Carl Reiner, The King of Comedy, 1922-2020

by Elisabeth Sereda June 30, 2020
Writer, producer, director and actor Carl Reiner

Chris Haston/NBCU Photo Bank/NBCUniversal via Getty Images via Getty Images)

He wrote comedy history. He made generations laugh. He created one of the most beloved TV shows, including the Golden Globe-winning Dick Van Dyke Show. He won nine Emmys. And in his later years, he mastered twitter and never stopped going after Donald Trump.

Carl Reiner, who passed away in New York at 98, was born in the Bronx. His father was a watchmaker, his mother a homemaker. He graduated from high school and started work as a repair guy for sewing machines. That, thankfully, did not turn into a career after his older brother showed him an ad for an acting class. He joined a theater troupe and toured World War 2 bases to entertain the GIs. In 1943 he married his one and only beloved wife Estelle who died 12 years ago.

He first garnered praise in 1950, when he played second banana to Sid Caesar on the variety program The Show of Shows. Ten years later he created perhaps the most legendary sitcom of all time, The Dick Van Dyke Show, allegedly based on his own life, and he wanted to play the part that would remind everyone of Sid Caesar. But the show only broke records when Dick Van Dyke was instead hired. Mary Tyler Moore’s character is based on Reiner’s wife Estelle.

He also started collaborating with Mel Brooks on The 2000 Year Old Man, which was a huge success. It began as a standup act that the two of them performed at dinner with friends. They got so many laughs at these private gatherings that they smelled money and decided to put it on record. It was a phenomenon that resulted in five albums and one Grammy. He was known as the straight man to his comedy partners’ shenanigans but he was a true comedian himself.

Carl Reiner realized early in his career that the only way he would have a say in his career and those of others was to fully participate behind the scenes as well. He sat in on the writing sessions, in effect being the first to create what is now commonly called the writers’ room. He would bounce jokes, back and forth, with Mel Brooks and Neil Simon. And then he wrote his first novel “Enter Laughing” which became a Broadway hit and a movie. He started directing and found yet another new career behind the camera. His first big success as a director was the George Burns starrer Oh, God. He can be widely credited for making Steve Martin’s career, who starred in four of his films including The Jerk. Another one, Dead Men Don’t Wear Plaid, became a cult classic.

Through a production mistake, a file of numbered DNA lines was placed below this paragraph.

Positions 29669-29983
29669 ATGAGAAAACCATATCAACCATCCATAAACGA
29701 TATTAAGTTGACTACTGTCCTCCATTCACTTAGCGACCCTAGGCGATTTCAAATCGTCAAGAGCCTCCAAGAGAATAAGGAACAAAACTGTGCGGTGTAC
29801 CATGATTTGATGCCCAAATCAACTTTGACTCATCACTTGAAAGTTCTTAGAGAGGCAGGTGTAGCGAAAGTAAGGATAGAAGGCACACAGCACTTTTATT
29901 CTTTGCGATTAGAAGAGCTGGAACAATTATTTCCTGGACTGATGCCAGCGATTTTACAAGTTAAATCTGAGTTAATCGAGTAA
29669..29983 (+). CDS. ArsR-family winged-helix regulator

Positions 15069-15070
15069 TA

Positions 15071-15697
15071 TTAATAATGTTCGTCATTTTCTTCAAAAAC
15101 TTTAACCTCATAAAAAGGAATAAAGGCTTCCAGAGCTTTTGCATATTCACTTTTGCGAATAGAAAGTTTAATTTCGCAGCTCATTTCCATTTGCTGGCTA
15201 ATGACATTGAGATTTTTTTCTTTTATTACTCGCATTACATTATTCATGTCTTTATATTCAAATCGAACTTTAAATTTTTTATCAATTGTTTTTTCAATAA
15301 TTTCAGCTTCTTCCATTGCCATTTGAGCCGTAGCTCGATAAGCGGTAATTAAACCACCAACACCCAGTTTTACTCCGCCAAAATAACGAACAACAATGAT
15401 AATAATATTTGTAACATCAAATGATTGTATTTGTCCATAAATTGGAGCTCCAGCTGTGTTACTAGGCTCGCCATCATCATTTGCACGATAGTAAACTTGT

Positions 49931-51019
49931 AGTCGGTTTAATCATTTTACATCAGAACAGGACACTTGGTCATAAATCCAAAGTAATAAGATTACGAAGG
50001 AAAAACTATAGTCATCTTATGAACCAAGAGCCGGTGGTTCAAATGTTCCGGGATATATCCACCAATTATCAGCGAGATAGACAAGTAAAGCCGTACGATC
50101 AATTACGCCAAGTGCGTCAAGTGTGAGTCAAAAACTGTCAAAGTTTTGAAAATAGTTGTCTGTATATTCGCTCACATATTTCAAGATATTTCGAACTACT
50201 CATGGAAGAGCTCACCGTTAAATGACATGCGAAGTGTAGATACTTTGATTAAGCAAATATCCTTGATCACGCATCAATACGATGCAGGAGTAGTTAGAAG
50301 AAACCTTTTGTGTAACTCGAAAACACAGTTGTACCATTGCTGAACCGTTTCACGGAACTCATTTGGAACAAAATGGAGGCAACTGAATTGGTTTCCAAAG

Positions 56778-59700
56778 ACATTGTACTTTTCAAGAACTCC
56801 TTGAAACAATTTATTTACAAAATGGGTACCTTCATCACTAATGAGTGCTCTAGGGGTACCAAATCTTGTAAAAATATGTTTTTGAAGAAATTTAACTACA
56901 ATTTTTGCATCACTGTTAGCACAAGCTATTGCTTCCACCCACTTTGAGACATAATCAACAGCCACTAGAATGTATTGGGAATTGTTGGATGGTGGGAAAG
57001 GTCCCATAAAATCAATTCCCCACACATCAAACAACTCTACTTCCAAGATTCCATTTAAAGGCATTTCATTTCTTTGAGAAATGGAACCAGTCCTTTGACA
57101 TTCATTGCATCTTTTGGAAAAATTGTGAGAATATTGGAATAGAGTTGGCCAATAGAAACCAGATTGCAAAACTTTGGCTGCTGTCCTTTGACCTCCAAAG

But he also went back to acting with parts in The Russians Are Coming, the Russians Are Coming and later he was lured by George Clooney to play one of the crooks in Ocean’s Eleven and its sequels. And he continued writing books, whether they were memoirs, children’s books or novels, and his last one will be coming out posthumously. He once summed up his career with these words: “I acted like a director. I acted like a producer. I sat in front of a typewriter and acted like a novelist.”

Carl Reiner was also a lifelong liberal and activist. Not a day went by when he did not call out number 45 on Twitter. And most recently he posted a photo of himself with his daughter and Mel Brooks in a “Black Lives Matter” T-shirt.

Steve Martin called him “my greatest mentor in movies and in life” in a tweet. He is survived by his daughter Annie, a psychoanalyst, sons Lucas, a painter, and director Rob Reiner, as well as five grandchildren.